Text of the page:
A $1000 USD Question

Started 11 months ago | Questions thread
CharlesB58 Veteran Member • Posts: 8,945
Re: A $1000 USD Question
4

scottyinfrisco wrote:

Is the the G9 $1000 better than the G85? Or the GH5 $1500 better? I'm trying to rationalize perhaps, but every time I reach for my credit card on the G9, the little G85 voice in my head says "Dude, I'm right here"

I recently acquired the GX85 and like it a lot, but the G85/G9 form factor has value to me too. I've also kicked around the E-M1.1 option. I'm not typically an early adopter, but suffer from chronic GAS. I really kind want to settle on some kit and learn it better. Thoughts? Therapist recommendations?

Frankly, if you have to ask such a question, then the top tier cameras are not worth the expense. Hobbyists tend to have a somewhat flawed attitude toward cameras, that X feature is worth Y amount of money, and so a camera becomes "overpriced" if the value they give certain features don't add up to the price of the camera.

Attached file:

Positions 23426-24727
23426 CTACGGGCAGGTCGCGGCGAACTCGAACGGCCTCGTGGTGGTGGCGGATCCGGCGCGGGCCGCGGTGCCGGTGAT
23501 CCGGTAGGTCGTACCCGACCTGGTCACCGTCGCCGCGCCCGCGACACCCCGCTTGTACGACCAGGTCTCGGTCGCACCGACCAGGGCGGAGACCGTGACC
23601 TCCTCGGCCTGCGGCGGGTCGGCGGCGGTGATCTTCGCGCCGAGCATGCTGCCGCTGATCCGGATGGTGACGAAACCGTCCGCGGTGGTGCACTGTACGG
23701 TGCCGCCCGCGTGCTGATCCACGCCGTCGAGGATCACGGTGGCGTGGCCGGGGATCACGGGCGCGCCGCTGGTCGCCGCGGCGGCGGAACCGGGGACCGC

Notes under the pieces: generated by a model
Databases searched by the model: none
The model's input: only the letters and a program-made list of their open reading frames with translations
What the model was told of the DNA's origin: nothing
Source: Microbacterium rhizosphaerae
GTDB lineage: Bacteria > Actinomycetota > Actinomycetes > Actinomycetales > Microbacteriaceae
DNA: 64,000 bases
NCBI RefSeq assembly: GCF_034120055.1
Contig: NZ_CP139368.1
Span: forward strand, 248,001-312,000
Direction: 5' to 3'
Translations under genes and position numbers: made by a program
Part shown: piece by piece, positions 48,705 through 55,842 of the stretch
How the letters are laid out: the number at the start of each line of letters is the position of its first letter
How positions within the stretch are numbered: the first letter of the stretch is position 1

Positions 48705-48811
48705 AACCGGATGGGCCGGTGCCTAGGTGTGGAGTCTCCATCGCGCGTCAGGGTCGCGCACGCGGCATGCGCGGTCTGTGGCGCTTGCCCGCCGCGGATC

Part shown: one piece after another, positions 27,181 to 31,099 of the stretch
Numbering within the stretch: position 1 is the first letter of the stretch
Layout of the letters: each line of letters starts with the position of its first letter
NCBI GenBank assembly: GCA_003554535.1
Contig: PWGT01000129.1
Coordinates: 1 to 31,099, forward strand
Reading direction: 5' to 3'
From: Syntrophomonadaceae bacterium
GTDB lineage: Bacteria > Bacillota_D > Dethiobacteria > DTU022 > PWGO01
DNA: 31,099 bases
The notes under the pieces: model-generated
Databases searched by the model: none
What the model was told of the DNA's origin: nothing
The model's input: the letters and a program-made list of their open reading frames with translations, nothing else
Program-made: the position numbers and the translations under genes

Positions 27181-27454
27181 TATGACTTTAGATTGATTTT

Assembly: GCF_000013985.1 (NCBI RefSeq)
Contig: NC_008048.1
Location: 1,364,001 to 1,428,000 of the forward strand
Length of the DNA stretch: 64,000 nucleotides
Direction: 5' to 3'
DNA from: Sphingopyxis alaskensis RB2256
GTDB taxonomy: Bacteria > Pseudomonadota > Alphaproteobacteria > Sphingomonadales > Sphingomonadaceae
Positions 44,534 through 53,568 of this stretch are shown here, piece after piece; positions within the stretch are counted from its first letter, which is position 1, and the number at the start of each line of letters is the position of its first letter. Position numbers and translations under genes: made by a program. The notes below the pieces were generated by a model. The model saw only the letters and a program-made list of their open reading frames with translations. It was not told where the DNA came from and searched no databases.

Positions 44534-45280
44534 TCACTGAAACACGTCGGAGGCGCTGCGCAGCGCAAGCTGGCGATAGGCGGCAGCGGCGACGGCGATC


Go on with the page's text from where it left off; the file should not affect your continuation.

There are two main reasons this way of thinking is flawed. First is often they either don't consider all the features and/or assign values that are not accurate or realistic. Second, and usually the more logical one, is that flagship cameras and "pro spec" gear are designed in no small part with the idea of "Return on Investment" to pros who might by them.

The result is that a hobbyist can look at the G9 or GH5 and conclude that they are way too much money for what they do, while a pro will think in terms of whether or not the cameras will improve workflow and success rate. Ergo, if spending $1000 means a higher keeper rate, or the capability of producing photos with a more streamlined workflow, or even getting shots unavailable with current bodies (such as high speed burst rate or hi res mode) then the camera is not overpriced.

A lot of hobbyists wrestle with what they "need" when really it's more a matter of how much they want. IMO, no need to justify a want by trying to say it's a need...except to significant others who may not appreciate the money being spent.

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Photography is not about the thing photographed. It is about how that thing looks photographed. Quote by Garry Winogrand
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